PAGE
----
UAE Travel: Myths v/s Truths

UAE Travel: Myths v/s Truths

As the skies open up and airlines get ready for regular flights and travel from Israel to the UAE, these pointers will lead to a perfect experience.
The biggest myth about travel to Dubai or other parts of the UAE is also the falsest. It is not required for ladies to wear a veil, cover themselves from head to toe, or don the abaya. When travelling around the UAE, female residents, tourists, and corporate visitors can dress in their personal choice of attire – business, casual, national dress, Western wear, or a mix. This is also true for business travelers and women attending events.First-time travellers from Israel to UAE should be mindful and prudent about indecent exposure and inadequate clothing, to respect local culture. Many shopping malls display signs about modest dressing, and most beaches permit swimwear, subject to timings and applicable rules. The only restrictions are at places of religious interest (ex. visiting a mosque), where modest garments and a temporary veil are obligatory.It is true that some of the richest people in the region live in the UAE, but it is simply not true that every person here is rich. However, the UAE is very culturally and ethnically rich, with close to 200 nationalities. Just as there are uber-wealthy people who call it home, there are also middle class families, single people and blue collar workers from around the world. Another highlight of travelling around the UAE is that it is one of the world’s safest countries, and for fussy travelers, some hotels have female-only floors or all-female staff. Irrespective of their social or financial status, nationality or ethnicity, Israeli visitors to the UAE will find residents to be nice and normal.The UAE is a Muslim country but its doors have stayed open for many decades to people of different faiths and religions. Israeli travellers to the UAE will see mosques, and many other places of worship including Christian churches of different denominations, temples for Hindus and Jains, and gurudwaras for Sikhs. A top travel tip for Dubai is its recent Jewish slant. The Dubai Synagogue, operated by the Jewish Council of the Emirates (JCE) is a welcoming space for residents and visitors. Known as ‘The Villa’, the facilities include rooms for visitors. The Jewish Community Centre of the UAE (JCC) runs a Talmud Torah with almost 50 children. The UAE’s first kosher restaurant (Glatt Kosher restaurant, Armani/KAF is now open in Dubai, at the world’s tallest building Burj Khalifa. Israeli visitors to UAE will also rejoice when a new synagogue opens in Abu Dhabi in 2022, as part of the multi-faith Abraham Family House. Freedom of worship is fully intact in the country – as vouched by all those who live here and practice their faiths in peace, and as will be experienced when travelling around the UAE. The only crime is to disrespect or dishonour any religion. Some Israeli travelers to the UAE fear they will not be able to enjoy a glass of wine after a long day of meetings. These fears are unfounded, especially after a recent ruling. The UAE has many hotels, restaurants, pubs, and clubs, and purchasing alcohol was permitted at most of them. Residents with government-issued licenses were also allowed to purchase and consume alcohol freely. Now, consumption and possession of alcohol for everyone above the age of 21 is allowed across the country. Muslim residents are also permitted to drink alcohol, without fear of penalties. The single most important UAE travel tip is to remember that the country has a zero tolerance policy to any type of drugs. It is important to carry necessary paperwork for prescription drugs.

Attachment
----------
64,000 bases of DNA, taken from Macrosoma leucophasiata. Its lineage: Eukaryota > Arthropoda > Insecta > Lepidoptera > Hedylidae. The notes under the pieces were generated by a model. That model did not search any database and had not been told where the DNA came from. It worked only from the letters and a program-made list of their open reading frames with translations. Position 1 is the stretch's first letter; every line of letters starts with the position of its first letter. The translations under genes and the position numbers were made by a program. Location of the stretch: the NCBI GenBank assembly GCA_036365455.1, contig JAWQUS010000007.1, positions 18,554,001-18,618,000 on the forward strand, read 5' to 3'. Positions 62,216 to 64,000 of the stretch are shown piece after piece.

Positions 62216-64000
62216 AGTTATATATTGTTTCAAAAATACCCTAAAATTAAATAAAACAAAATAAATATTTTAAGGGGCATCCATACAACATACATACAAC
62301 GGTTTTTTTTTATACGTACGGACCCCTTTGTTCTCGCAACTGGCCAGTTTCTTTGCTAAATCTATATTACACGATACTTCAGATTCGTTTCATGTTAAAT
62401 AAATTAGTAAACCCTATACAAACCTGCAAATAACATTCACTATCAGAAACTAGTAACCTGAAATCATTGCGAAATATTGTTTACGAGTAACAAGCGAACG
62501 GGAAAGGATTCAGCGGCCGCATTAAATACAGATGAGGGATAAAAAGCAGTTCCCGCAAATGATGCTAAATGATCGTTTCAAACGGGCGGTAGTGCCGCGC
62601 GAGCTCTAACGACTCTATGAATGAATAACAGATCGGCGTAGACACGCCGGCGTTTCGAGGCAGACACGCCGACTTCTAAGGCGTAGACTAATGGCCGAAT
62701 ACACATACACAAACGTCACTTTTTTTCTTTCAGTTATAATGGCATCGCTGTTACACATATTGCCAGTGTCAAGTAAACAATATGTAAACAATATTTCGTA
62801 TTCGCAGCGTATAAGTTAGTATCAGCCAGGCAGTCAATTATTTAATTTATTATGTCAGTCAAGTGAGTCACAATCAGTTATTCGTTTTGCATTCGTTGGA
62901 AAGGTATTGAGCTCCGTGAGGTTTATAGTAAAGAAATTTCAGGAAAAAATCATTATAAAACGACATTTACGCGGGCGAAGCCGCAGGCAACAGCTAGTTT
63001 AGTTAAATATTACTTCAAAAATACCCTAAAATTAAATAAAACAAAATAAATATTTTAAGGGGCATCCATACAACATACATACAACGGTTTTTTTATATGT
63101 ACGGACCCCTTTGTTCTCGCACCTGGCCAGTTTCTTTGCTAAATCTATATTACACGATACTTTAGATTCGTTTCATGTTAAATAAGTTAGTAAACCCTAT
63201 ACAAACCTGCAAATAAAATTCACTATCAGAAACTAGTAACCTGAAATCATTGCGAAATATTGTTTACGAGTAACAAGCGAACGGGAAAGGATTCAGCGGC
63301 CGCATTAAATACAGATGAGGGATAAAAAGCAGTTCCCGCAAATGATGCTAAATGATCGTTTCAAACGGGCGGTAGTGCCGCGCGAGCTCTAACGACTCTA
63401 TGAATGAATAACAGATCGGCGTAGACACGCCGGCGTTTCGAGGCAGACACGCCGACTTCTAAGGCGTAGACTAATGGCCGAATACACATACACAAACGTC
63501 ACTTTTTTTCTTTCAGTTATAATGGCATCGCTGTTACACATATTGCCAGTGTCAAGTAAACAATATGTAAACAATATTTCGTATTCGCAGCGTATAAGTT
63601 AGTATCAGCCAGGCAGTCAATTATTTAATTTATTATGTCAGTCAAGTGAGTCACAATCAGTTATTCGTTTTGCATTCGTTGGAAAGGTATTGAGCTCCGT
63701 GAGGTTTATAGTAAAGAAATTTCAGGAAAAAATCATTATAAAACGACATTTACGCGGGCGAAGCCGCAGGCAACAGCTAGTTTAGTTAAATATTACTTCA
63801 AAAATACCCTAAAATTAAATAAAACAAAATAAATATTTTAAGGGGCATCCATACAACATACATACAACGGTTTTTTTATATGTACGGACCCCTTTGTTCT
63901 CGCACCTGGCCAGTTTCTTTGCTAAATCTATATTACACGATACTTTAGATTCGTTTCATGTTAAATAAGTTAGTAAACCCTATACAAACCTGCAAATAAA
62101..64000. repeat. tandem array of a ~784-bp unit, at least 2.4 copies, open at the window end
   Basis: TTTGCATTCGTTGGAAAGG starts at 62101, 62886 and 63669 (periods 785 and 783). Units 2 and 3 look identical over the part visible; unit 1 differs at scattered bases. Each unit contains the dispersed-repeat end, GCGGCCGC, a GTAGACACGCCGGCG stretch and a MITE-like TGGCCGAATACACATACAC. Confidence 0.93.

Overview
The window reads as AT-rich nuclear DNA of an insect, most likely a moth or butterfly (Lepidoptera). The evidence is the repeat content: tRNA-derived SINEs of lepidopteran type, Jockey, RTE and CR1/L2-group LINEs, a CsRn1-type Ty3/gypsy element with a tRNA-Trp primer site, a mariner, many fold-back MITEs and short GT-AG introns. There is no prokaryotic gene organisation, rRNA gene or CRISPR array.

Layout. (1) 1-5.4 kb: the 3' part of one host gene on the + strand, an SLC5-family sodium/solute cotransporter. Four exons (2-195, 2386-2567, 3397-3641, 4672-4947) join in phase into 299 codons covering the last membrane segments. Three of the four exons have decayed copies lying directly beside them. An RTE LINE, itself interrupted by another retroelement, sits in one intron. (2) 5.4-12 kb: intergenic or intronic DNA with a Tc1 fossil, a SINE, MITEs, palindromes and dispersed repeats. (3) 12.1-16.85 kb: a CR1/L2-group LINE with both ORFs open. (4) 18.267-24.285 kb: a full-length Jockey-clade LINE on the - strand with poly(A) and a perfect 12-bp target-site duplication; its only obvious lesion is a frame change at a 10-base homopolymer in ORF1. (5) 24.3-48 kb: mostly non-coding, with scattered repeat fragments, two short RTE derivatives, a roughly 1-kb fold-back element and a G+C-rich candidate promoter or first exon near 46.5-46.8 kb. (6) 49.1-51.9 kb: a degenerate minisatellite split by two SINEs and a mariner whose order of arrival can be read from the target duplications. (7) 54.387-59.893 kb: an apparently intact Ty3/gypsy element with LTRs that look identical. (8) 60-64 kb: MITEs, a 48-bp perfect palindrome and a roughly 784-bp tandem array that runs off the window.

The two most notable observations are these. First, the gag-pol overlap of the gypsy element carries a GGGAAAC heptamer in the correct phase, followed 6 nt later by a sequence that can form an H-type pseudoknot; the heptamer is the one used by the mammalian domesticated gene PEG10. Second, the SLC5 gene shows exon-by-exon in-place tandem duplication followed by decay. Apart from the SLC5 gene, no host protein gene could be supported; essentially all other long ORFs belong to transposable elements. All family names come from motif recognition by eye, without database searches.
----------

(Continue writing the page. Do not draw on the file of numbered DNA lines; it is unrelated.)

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Admittedly, summers can be a bit harsh with temperatures occasionally rising up to 50 0 C, but most facilities are prepped and prepared to provide maximum comfort. Israelis travelling to Dubai or other parts of the UAE can enjoy many activities, even on the hottest days. The country has many indoor theme parks, indoor activity centres, and water parks, alongside sophisticated infrastructure that includes temperature controls. The UAE also has an astounding number of temperature-controlled shopping malls, leisure centres, and multiple avenues for indoor recreation. While July and August are a tad too hot for UAE travellers to enjoy the country fully, the rest of the year is relatively pleasant. The months between October and March see some of the world’s most famous events, and are ideal to experience a variety of outdoor activities. The UAE may exist in the middle of the desert but Dubai, Abu Dhabi and Sharjah are very atypical desert cities. In fact, Ras Al Khaimah is in the mountains and Fujairah offers deep-sea diving. It is a silly UAE travel myth that it will be boring. Dotting the nation are historical sites, shopping and entertainment destinations, sports venues, and cultural experiences. With beaches, mountains, museums, man-made islands, underwater hotel rooms, indoor skiing, race tracks, international concerts and events, and a staggering choice of global cuisines – it will be hard for most Israeli visitors to Dubai or Abu Dhabi to believe where they are. As a specialist business set-up company, our teams have been welcoming hundreds of international business travelers and corporate visitors to our sunny shores. We are ready for Israeli visitors to Dubai and the rest of the UAE. Incorporate a company in Dubai?
  • Set up a business in Sharjah?
  • Open a new office in Abu Dhabi?
  • Get a business licence in the UAE?
We will be happy to answer your questions and arrange your business visit to the UAE.
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